1915 : Grace Lee Boggs Born, Author, Human Rights Advocate, Philosopher

When:
June 27, 2018 all-day
2018-06-27T00:00:00-04:00
2018-06-28T00:00:00-04:00

Born to Chinese immigrants, Ms. Boggs was an author, activist, and philosopher who planted gardens on vacant lots, founded community organizations and political movements, marched against racism, lectured widely on human rights and wrote books on her evolving vision of a revolution in America.

Grace Lee was born above her father’s Chinese restaurant in Providence, R.I., on June 27, 1915. Her father, Chin Lee, later owned a popular restaurant near Times Square in Manhattan. Although illiterate in English, her mother, Yin Lan Lee, was a strong feminist role model.

Grace Lee grew up in Jackson Heights, Queens. A brilliant scholar, she enrolled at 16 at Barnard College, graduated in 1935 with a degree in philosophy, and in 1940 earned a doctorate from Bryn Mawr College.

Influenced by the German philosophers Kant and especially Hegel, a precursor of Marx, she resolved to devote her life to change in a nation of inequalities and discrimination against minorities and women. In 1941, discouraged about prospects for a college teaching position, she found a library job at the University of Chicago, and she was soon organizing protests against slum housing.

In 1953, she moved to Detroit and married James Boggs, a black autoworker, writer and radical activist. The city, with its large black population, racial inequalities and auto industry in its postwar heyday, seemed poised for changes, and the couple focused on African-Americans, women and young people as vanguards of a social movement.

For years they also identified closely with Black Power advocates across the country. Malcolm X stayed with them on visits to Detroit. The Federal Bureau of Investigation was said to have monitored their activities. When arson fires and rioting erupted in the city in 1967, Ms. Boggs described the violence as a rebellion against rising unemployment and police brutality.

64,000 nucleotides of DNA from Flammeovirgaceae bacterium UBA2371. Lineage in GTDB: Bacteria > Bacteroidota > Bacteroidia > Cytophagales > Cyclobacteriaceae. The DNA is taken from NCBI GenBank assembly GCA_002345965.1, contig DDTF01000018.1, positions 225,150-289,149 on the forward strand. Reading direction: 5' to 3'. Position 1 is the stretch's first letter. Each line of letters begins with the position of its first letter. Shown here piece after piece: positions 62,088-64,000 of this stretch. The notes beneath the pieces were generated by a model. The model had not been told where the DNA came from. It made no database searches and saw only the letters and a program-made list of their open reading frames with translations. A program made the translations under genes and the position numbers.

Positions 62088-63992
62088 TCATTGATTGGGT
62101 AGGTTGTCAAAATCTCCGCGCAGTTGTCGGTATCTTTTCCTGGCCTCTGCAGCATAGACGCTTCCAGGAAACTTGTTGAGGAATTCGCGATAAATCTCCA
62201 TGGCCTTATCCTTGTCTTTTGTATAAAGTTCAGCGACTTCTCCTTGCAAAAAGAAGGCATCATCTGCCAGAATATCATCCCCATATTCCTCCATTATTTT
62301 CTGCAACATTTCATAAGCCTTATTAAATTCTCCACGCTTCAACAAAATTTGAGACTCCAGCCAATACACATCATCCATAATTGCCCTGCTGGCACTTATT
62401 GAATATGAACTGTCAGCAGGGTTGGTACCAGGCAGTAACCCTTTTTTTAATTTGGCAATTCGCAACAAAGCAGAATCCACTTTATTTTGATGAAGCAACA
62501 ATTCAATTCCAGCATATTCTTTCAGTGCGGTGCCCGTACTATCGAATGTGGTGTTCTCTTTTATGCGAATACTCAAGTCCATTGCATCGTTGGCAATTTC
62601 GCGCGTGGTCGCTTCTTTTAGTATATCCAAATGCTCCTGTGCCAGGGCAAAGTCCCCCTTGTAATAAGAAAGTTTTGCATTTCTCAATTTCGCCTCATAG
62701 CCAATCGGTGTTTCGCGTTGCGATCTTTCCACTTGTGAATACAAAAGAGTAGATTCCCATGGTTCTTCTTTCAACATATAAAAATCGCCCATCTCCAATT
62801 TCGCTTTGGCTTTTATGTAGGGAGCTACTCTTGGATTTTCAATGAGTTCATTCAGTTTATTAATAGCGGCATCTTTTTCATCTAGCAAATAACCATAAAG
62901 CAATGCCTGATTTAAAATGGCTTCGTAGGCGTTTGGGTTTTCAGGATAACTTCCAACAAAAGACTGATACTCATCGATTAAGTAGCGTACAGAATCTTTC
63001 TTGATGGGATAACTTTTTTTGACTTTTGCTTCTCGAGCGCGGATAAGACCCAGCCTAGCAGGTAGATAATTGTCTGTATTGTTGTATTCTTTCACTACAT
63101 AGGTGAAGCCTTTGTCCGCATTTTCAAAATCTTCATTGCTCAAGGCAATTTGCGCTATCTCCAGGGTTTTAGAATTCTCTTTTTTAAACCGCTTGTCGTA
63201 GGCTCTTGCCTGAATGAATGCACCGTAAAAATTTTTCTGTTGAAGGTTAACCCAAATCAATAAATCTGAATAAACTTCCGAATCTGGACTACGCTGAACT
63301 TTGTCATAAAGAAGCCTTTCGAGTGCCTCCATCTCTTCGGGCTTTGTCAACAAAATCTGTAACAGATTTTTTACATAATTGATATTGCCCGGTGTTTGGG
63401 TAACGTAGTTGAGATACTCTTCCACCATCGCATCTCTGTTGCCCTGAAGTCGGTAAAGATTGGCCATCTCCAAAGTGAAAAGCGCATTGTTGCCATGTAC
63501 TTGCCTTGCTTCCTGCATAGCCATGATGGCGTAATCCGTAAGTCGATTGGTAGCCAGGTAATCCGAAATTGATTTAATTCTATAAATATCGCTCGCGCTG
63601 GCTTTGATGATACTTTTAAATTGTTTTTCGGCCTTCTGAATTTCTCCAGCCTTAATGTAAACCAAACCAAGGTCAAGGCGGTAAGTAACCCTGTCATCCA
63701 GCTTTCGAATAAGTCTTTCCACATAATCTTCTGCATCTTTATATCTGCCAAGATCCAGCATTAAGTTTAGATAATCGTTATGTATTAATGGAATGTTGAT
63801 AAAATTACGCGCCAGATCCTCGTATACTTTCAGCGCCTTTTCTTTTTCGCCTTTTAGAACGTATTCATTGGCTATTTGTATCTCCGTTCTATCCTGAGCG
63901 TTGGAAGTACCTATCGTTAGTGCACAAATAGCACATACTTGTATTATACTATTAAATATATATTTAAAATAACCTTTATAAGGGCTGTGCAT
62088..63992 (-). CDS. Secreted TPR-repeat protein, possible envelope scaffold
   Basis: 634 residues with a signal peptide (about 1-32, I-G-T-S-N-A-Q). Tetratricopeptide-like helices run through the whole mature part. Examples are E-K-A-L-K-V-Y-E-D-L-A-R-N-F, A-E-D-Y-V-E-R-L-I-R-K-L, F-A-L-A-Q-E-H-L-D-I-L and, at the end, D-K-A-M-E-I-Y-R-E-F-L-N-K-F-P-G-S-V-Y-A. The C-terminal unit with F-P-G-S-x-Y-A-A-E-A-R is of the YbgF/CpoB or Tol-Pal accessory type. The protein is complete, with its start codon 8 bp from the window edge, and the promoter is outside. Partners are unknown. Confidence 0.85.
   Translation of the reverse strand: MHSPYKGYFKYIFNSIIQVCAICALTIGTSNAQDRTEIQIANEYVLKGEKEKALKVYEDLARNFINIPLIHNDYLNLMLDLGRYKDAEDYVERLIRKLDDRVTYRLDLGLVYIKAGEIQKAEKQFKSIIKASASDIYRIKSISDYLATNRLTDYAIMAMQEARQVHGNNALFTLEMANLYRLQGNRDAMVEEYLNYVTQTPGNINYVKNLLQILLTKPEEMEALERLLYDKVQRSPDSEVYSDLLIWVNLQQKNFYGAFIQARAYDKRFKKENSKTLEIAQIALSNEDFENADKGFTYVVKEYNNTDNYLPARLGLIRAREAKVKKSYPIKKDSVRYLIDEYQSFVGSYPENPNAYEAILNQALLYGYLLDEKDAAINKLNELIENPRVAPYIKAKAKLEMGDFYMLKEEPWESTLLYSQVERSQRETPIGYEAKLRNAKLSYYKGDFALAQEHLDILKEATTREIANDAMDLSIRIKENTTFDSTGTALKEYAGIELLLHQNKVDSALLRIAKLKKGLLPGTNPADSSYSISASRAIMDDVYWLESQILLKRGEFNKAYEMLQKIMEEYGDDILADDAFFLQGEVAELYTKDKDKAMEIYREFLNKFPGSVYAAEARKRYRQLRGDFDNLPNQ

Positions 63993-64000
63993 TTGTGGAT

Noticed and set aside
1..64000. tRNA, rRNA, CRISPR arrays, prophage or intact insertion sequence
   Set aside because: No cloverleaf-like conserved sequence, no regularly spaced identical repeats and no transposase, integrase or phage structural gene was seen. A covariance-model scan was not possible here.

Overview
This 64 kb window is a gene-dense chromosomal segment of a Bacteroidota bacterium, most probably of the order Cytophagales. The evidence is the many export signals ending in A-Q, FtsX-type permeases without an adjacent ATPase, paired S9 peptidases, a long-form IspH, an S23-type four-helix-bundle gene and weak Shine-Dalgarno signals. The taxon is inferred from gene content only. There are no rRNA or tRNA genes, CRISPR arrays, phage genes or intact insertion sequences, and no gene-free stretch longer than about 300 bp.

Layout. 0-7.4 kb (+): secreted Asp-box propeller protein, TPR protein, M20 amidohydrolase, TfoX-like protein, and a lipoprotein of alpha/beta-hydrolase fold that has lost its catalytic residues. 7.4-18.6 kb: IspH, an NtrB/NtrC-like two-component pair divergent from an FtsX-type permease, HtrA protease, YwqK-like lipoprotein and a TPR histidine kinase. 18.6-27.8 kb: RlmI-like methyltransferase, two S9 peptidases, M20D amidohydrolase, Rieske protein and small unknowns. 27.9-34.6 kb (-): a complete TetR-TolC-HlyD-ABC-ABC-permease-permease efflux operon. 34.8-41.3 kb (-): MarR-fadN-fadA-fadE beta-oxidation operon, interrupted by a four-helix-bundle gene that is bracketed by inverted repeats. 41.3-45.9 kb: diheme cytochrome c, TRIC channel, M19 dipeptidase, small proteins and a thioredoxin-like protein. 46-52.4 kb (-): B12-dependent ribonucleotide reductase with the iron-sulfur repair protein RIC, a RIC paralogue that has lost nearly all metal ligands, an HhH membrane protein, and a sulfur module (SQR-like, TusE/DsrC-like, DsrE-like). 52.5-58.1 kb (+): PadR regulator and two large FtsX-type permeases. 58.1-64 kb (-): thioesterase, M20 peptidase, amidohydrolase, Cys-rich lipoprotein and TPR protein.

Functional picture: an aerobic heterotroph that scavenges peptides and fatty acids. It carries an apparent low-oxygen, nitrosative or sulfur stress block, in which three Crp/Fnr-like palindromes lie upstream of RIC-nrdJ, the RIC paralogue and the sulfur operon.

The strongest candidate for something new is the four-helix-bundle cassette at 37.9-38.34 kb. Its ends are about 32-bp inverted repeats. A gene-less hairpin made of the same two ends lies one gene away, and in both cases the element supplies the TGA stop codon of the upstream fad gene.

“What we tried to do is explain that a rebellion is righteous, because it’s the protest of a people against injustice,” she told Mr. Moyers. But the violence, she said, also became “a turning point in my life, because until that time I had not made a distinction between a rebellion and revolution.”

Ms. Boggs eventually adopted Dr. King’s nonviolent strategies and in Detroit, which remained her base for the rest of her life, fostered Dr. King’s vision of “beloved communities,” striving for racial and economic justice through nonconfrontational methods. As Detroit’s economy and population declined sharply over the years, Ms. Boggs became a prominent symbol of resistance to the spreading blight.

She founded food cooperatives and community groups to support the elderly, organize unemployed workers and fight utility shut-offs. She devised tactics to combat crime, including protests outside known crack houses, and in columns for a local weekly newspaper, The Michigan Citizen, she promoted civic reforms.

In 1992, she co-founded Detroit Summer, a youth program that still draws volunteers from all over the country to repair homes, paint murals, organize music festivals and turn vacant lots into community gardens. In 2013 she opened the James and Grace Lee Boggs School, a charter elementary school.

Grace Lee Boggs wikipedia entry   (June 27, 1915 – October 5, 2015)

Robert D. McFadden, “Grace Lee Boggs, Human Rights Advocate for 7 Decades, Dies at 100“, New York Times, October 5, 2015.

American revolutionary [videorecording] : the evolution of Grace Lee Boggs / directed and produced by Grace Lee ; producers, Caroline Libresco, Austin Wilkin. [United States] : LeeLee Films, [2013]. DVD, 84 minutes. MSU Libary Kline Digital/Media Center (4 West) F574.D49 C52 2013 VideoDVD  Trailer

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